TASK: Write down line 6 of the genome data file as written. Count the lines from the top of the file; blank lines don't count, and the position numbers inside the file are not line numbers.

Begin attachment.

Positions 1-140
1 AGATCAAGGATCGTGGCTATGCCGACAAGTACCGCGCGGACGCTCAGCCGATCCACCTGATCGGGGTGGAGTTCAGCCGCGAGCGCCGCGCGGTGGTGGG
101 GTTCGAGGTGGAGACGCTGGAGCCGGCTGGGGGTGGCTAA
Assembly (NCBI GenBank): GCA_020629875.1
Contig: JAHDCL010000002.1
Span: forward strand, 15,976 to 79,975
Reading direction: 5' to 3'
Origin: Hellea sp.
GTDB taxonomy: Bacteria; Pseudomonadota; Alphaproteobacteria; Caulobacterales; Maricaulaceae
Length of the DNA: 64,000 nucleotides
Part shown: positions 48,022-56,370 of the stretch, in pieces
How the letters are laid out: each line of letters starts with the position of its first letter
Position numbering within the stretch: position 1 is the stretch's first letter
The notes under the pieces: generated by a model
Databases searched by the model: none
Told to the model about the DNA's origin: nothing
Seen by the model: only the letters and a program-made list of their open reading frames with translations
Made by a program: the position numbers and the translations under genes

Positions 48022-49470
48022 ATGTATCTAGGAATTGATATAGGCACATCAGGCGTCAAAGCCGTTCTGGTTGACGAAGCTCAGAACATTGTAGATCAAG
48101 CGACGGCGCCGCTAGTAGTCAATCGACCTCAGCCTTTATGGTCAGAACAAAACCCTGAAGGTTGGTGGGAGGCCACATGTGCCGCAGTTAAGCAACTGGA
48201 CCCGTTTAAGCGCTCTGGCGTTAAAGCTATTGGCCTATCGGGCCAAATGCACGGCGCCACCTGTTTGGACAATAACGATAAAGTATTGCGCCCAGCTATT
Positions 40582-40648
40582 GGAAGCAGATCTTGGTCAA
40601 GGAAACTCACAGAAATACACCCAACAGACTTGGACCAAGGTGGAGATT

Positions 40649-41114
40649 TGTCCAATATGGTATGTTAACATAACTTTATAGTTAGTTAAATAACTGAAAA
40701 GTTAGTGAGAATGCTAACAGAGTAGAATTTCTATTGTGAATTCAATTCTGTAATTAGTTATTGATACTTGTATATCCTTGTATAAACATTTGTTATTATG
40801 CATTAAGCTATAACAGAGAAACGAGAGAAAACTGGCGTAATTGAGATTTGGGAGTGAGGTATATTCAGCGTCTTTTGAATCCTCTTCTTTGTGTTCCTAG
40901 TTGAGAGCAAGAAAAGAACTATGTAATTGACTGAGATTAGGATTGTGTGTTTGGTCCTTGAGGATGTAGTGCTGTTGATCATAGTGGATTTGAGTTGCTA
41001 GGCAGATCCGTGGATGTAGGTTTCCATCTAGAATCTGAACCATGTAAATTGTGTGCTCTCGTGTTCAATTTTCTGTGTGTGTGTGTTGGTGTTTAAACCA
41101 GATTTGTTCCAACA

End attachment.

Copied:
Span: forward strand, 15,976 to 79,975